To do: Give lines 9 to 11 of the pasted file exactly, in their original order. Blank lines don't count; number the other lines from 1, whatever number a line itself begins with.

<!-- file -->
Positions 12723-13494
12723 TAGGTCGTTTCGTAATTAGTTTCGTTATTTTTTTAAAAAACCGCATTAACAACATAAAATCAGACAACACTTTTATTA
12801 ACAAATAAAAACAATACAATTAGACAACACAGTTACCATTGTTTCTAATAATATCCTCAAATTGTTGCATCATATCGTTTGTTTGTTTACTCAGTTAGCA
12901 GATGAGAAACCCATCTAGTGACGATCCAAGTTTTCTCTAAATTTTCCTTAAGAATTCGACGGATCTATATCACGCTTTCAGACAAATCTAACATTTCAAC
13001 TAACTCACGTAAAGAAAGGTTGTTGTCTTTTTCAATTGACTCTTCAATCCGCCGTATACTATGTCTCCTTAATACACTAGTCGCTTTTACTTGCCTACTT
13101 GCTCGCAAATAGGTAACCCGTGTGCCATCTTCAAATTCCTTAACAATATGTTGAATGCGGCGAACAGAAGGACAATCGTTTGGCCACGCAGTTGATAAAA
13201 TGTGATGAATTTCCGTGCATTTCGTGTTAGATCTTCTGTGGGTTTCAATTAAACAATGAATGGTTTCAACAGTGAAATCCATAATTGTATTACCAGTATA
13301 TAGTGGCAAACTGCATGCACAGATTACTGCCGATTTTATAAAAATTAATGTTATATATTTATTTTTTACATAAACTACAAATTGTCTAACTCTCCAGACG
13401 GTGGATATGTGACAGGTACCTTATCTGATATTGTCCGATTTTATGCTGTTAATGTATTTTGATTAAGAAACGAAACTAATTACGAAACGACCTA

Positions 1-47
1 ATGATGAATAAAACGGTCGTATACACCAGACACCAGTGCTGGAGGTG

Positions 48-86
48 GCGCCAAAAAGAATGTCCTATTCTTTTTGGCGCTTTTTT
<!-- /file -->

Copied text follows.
13401 GTGGATATGTGACAGGTACCTTATCTGATATTGTCCGATTTTATGCTGTTAATGTATTTTGATTAAGAAACGAAACTAATTACGAAACGACCTA

Positions 1-47
1 ATGATGAATAAAACGGTCGTATACACCAGACACCAGTGCTGGAGGTG